Agora Book Self-Publishing: 5 Mistakes Indie Authors Make
As a budding author, it is inevitable that you would make mistakes. Mistakes are not all bad because they provide you with the opportunity to learn and become better. The ease of self-publishing is so exciting that some indie authors would hastily ink down a new idea and hastily get it published. Notwithstanding, there are mistakes that many indie authors make which are totally avoidable. This post has highlighted the more obvious and serious ones with insights on how you can avoid them.
Going through the entire process alone
New indie authors are particularly guilty of trying to do all the work involved in publishing on their own either because of a slim budget or because they think they are talented enough to do so. Ryan Hanley, an author, speaker, and marketing geek has a different view, “I don’t care how talented you believe yourself to be. To publish the best possible version of your work, you’re going to need help.”
Choosing quantity over quality
To make a living from writing in the indie genre, some self-published experts recommend putting up a good number of titles—but that shouldn’t mean compromising on quality. No doubt, there are lots of prolific writers on the indies scene and some of them can churn out a quality book every month. Helen Scheuerer said, “Don’t be tempted to pump out book after book and lose track of the quality. Remember that every book you intend to publish needs to be edited, proofread, formatted and designed”.
Publishing only on Amazon
Amazon’s CreateSpace is probably the most popular self-publishing platform but it is far from the best. Common mistake indie authors normally make is to rely on a single publishing or distribution platform—and the result is not always impressive. Amrita Chowdhury advised that it is important to “Get your book on other distributor and self-publishing platforms like IngramSpark, Smashwords, Kobo, iBooks, Blurb, and the list goes on."Smashwords is an aggregator in the sense that it will submit your e-book to other platforms.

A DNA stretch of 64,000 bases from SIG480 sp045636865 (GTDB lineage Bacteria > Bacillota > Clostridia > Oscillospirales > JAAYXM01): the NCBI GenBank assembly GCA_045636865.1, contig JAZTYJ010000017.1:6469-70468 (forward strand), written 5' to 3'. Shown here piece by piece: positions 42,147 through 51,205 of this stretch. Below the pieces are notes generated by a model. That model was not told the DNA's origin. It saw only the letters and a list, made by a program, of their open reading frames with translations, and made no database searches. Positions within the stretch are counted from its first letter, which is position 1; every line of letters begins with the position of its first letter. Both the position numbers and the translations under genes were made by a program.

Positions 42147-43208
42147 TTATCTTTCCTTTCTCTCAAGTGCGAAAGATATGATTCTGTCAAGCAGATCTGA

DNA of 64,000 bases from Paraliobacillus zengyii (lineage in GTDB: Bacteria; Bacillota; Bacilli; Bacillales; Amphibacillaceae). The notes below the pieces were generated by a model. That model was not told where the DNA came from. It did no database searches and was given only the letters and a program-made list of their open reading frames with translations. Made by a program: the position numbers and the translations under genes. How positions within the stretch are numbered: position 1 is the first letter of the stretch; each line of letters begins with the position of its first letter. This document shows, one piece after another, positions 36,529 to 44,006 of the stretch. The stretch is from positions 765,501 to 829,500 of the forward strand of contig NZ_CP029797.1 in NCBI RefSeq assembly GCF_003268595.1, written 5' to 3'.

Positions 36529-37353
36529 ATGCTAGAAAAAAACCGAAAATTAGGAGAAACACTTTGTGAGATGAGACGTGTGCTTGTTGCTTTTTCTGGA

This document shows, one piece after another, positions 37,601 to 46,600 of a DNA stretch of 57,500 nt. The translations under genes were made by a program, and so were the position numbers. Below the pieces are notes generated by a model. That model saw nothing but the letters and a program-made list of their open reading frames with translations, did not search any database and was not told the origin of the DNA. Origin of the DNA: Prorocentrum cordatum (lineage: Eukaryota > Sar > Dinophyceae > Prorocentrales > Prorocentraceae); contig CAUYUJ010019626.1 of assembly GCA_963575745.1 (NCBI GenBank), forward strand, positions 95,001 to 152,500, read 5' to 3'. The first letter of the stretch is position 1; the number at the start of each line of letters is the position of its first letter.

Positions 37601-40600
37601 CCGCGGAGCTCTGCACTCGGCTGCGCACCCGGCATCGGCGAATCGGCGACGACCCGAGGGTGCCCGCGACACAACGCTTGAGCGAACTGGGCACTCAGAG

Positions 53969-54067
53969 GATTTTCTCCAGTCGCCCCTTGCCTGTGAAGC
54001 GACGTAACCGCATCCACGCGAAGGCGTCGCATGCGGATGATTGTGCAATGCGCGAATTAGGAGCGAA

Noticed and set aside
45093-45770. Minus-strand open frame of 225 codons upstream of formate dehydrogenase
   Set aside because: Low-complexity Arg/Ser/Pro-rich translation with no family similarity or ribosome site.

Printing without a distribution deal
Consider carefully if you want to publish your book in print or as an e-book alone. Having your book in paperback is not a bad idea but will it be a wise idea to print thousands of copies and have them delivered to your door? Joanna Penn suggests that, “For the best result, hire a book designer and go with print-on-demand as the first option.” Before you print your book in large quantities, ensure that you have secured a distribution deal.
Not promoting your book
Even when some indie authors promote their books, they do it wrong by bombarding their audience with hundreds of messages. Make your book promotion engaging and mix it with other contents to maintain the interest of your contacts.
If you are thinking of outsourcing your editing, cover design, and interior design, you will need the self-publishing service of industry experts like Agora Publishing, a non-profit firm that has been in the industry since 1997. Remember, quality always win quantity.